Outbreaks of acute hepatitis occurred in Huitzililla and Telixtac, two rural villages 70 miles south of Mexico City, Mexico, in late 1986. The first outbreak began in Huitzililla in June of that year, 1 month after the start of the rainy season. A census revealed 94 icteric case subjects, for an attack rate of 5%; two women died. Attack rates were higher for persons older than 15 years (10%) than for younger persons. A case-control study showed that illness was highly associated with water-related factors. The second outbreak began in August 1986 in Telixtac. There were 129 case subjects, for an attack rate of 6%; one woman died. Epidemiologic findings were similar to those in Huitzililla, except that most disease transmission was not linked to unsafe water sources. None of 62 case subjects in Huitzililla and only 2 of 53 case subjects in Telixtac tested had serological evidence for recent infection with hepatitis A or B. Two of eight stool samples from Huitzililla and one of eight stool samples from Telixtac were positive by immune electron microscopy for 32- to 34-nm viruslike particles similar to those seen in cases of enterically transmitted non-A, non-B hepatitis from Asia. To our knowledge, these investigations document for the first time the epidemic transmission of enterically transmitted non-A, non-B hepatitis virus in the Americas.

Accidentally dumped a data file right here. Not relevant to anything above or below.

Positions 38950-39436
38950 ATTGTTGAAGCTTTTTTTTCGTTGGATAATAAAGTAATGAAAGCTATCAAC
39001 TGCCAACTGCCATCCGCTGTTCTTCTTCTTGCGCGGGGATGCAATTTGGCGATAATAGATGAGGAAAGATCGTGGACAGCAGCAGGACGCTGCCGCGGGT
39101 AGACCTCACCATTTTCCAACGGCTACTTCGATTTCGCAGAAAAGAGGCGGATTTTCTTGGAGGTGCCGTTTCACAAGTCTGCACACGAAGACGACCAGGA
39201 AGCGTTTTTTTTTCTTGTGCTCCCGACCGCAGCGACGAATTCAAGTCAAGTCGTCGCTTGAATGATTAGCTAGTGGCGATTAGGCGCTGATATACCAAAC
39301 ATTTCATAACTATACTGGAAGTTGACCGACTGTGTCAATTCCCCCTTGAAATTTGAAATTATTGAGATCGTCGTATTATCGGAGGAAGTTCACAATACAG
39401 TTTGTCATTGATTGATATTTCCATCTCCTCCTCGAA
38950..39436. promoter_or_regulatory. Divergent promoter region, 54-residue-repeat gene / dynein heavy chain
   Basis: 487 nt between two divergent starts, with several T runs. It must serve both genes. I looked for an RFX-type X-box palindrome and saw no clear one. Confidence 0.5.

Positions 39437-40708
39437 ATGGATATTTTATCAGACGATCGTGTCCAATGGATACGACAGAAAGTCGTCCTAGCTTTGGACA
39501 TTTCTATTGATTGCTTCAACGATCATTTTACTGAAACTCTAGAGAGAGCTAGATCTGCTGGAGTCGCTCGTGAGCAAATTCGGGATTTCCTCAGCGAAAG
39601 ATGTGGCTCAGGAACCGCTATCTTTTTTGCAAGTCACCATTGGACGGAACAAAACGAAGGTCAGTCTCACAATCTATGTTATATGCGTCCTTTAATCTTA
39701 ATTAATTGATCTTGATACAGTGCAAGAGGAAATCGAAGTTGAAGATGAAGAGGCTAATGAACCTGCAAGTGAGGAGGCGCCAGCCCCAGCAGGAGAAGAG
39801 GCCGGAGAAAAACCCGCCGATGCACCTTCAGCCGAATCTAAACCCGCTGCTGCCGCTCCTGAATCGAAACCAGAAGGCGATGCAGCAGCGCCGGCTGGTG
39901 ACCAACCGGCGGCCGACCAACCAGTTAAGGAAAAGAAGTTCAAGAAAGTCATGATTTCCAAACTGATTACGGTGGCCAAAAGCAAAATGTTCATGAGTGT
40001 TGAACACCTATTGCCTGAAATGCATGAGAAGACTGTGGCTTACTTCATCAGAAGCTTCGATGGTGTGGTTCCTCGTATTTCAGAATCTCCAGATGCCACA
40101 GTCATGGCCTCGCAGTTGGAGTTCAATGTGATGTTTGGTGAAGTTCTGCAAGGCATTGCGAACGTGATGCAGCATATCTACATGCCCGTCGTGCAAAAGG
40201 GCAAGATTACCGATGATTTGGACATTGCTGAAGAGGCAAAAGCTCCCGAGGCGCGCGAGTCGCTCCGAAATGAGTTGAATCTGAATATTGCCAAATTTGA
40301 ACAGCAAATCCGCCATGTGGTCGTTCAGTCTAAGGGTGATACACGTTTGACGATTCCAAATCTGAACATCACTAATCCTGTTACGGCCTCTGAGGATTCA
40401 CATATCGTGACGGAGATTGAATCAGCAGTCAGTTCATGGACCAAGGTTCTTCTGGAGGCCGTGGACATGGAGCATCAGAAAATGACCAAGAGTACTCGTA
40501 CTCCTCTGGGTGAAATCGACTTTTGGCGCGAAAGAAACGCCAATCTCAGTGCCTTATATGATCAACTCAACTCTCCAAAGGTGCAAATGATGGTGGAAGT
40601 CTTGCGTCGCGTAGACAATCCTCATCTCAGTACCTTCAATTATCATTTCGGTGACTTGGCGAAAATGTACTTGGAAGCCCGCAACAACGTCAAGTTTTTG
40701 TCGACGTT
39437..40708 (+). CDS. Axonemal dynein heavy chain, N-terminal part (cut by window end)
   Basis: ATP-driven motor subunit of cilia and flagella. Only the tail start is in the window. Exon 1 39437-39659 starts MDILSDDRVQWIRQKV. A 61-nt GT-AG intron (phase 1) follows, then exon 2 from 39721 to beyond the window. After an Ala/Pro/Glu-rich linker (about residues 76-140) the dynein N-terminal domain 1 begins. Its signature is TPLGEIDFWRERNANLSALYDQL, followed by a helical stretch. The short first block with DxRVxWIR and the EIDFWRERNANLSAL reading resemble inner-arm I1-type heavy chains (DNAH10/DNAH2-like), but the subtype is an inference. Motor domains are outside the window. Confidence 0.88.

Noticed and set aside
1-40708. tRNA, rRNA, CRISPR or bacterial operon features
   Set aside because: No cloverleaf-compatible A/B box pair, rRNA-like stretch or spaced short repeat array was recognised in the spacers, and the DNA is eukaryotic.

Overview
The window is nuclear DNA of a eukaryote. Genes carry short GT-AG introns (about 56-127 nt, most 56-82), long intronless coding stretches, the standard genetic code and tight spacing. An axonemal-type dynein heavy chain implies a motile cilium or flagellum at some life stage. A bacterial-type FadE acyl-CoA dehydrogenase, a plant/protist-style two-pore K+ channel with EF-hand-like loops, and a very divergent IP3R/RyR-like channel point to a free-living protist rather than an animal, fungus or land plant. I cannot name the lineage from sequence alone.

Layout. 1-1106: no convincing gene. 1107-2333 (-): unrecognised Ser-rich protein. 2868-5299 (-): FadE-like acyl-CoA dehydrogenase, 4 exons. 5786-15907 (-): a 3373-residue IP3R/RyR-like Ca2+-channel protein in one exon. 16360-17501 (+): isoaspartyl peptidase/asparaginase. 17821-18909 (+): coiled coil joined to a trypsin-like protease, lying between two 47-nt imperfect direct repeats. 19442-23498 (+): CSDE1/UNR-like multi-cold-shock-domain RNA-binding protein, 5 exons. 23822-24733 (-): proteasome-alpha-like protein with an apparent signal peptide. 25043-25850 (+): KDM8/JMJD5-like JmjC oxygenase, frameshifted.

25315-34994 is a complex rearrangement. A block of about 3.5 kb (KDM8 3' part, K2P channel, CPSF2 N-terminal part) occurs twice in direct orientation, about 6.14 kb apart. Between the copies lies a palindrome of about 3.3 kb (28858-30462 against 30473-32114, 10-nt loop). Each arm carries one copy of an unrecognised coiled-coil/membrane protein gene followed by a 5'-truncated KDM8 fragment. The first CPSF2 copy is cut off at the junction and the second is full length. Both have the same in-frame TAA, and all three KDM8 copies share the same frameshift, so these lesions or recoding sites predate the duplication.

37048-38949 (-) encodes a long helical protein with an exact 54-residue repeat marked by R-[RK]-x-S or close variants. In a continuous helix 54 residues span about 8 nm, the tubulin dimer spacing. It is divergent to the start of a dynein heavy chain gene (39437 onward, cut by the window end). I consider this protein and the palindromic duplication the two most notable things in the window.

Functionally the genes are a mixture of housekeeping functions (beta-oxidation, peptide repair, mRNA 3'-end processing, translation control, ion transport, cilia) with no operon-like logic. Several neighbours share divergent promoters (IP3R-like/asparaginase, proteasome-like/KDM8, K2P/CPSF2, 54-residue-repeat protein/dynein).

Velazquez O, Stetler HC, Avila C, et al. Epidemic Transmission of Enterically Transmitted Non-A, Non-B Hepatitis in Mexico, 1986-1987. JAMA. 1990;263(24):3281–3285. doi:https://doi.org/10.1001/jama.1990.03440240071018
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